I decide to take a different approach and return to the car in the driveway.  Speaking in very inadequate Spanish, I do my best to make the man understand that he has to move his car so that Tony can pull into the driveway, because he cannot walk without being bent over at the waist. 

Finally, with some sign language, demonstrations, pointing and repetition, he understands what I need and moves his car all the way out onto the narrow dirt road, grinning broadly at me and offering to help me get Tony into the house.  I respectfully decline his help, because I can do it all and I wave Tony in.  The guy on the porch is still waving to me and grinning and now the outside dogs are all awake and a yapping Chihuahua has joined them.

Inside, the lady in the chair and the doctor have disappeared.  It will soon be our turn, but in the meantime, the little girl decides to show us every stuffed toy she owns, tell us all their names and accepts a lollipop from me.  The dogs have gone back to sleep.  There are no visible signs that this is a doctor’s office.  The doctor’s wife…the little girl’s grand-mother…tries to have a conversation with us and somehow, with the help of God, we are able to do so.  It eased our tension with this crisis.

The doctor comes out, introduces himself and happily assists Tony through their kitchen and into his office. The little girl follows us right in and he shoos her out, much to her disappointment.  She has one more stuffed animal to show us. 

Sure enough, after a nice, thorough little exam, the doctor brings out a box containing a needle and medicine and promptly pumps it right into Tony’s butt.  He tells us that he has seriously pulled a muscle and will give us some pills and he will be fine.  Right about here, the unthinkable happens.

Now, I should interject here and state that I am not a shy or timid woman.  I am not queasy and I am somewhat adventurous. I love the medical field and would have loved to be a nurse.  I have always been a caretaker. I am not afraid to get a needle.

The doctor said in Spanish that I would have to give Tony a needle every day for three days.  Oddly enough, I understood every word he said.  I felt my face start to tingle, my knees go weak, bile rise in my throat and fear pierce my heart like a Knight’s sword.  I sat down. I have done a lot of things in my life, but this was not going to happen.  I would not learn to give a needle on my precious husband’s butt. Inside my head, I heard screams, but my ears heard my voice whimpering, “No, no, I cannot do this.  You don’t understand.”

The next few minutes seemed like a nightmare.  Tony stared at me.  The doctor held a needle up in the air, explaining how to fill it and then showed me on Tony’s butt where the needle should be inserted. I heard myself again whimpering, “No, no, I cannot do this. You don’t understand.”  He explained that this is the way of the Mexican people and it is easy.  I continued to whimper, “I am American.”  He showed me again.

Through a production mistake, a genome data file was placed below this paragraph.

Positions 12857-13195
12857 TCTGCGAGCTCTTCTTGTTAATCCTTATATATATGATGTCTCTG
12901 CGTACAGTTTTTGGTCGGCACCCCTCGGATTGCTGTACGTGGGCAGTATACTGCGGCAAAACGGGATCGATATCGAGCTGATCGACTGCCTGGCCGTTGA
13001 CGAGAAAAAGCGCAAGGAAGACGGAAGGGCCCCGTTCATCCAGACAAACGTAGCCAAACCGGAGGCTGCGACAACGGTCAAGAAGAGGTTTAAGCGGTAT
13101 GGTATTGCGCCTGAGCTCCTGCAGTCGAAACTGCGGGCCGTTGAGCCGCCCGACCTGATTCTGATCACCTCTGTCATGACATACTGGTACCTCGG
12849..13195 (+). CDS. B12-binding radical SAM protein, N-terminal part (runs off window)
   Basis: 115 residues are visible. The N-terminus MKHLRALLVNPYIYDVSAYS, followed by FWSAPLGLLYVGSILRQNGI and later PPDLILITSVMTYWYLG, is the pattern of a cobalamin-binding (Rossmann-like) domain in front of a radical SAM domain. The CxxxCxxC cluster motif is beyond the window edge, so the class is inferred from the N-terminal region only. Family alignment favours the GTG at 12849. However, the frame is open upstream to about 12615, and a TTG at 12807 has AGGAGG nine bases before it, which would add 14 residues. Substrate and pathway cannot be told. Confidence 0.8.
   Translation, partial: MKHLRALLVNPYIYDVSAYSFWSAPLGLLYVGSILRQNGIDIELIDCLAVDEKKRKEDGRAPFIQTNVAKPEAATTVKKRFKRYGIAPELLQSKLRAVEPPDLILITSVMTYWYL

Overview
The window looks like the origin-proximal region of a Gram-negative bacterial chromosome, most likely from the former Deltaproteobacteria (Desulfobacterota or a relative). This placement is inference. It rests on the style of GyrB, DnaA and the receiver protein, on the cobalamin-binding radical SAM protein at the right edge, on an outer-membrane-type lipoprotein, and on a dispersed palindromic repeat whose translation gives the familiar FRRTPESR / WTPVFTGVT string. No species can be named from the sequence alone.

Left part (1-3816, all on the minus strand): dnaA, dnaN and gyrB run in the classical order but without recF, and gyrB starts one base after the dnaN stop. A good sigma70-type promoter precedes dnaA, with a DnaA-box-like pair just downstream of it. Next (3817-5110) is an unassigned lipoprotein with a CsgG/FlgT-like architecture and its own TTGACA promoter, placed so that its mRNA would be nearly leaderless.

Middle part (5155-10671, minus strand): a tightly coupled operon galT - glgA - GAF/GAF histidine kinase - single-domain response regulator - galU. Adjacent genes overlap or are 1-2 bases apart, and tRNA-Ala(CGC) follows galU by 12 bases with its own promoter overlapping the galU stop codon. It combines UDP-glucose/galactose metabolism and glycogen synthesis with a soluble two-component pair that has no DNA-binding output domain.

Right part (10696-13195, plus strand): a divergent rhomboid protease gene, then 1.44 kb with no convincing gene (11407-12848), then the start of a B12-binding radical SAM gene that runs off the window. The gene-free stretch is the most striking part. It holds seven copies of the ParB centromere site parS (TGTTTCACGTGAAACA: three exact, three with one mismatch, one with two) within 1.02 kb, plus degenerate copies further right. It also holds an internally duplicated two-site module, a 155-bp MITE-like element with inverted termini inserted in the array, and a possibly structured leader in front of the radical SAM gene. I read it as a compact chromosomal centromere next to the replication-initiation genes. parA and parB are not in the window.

A plan jumped into my head.  “Tomorrow morning, we are coming back and you will give Tony the next needle and then I am driving him back to Ensenada to our doctor.”  Nothing from this point on would change my mind.  I can drive that Volkswagen.  I can get him home.

 “I will be here at 9:00 am for the needle.”

 “No” he replied, “I still sleep at 9.”

“Then I will be here at 10 am and you will give him the needle.” 

He agreed, telling me to knock loudly, that he might still be asleep and, hence, it happened. 

I found the key. I packed up our belongings. No pot-holes consumed the van. No cows, mules or wayward goats got run over. I learned to buy gas in Mexico and put it in the VW. We maneuvered around all the hairpin turns on the edges of mountain cliffs, artfully avoiding on-coming tractor trailers. The Baja Buggy took us the whole way with no incidence.

It took one and a half days to get home, record time for us, but we were there, ready to have the next needle on time, need be.

And so it goes for an unexpected medical crisis in a foreign country, which inevitably will have different customs.  Our doctor changed the medicine, which did not include any shots administered by me, and all turned out well.  The doctor in Muleje was great and kind and doing things the way he did them.  Thank God he was there for us. I will always be grateful to him for his help and the peace of mind he gave to us that we would be alright.

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US                            &                          The Baja Buggy

 

 

The Lollipop Kids

Imagine…..Discovering that a smile is a universal language

A purchase of 340 lollipops at the local Smart & Final costs us $9.99.  It is always the happiest purchase I make because, for a mere $10.00, I get 340 smiles.  Young, old and even the sternest looking soldiers love my lollipops.

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Jupiter’s Song

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Imagine…..Never looking back, only forward…and then finding your own inner peace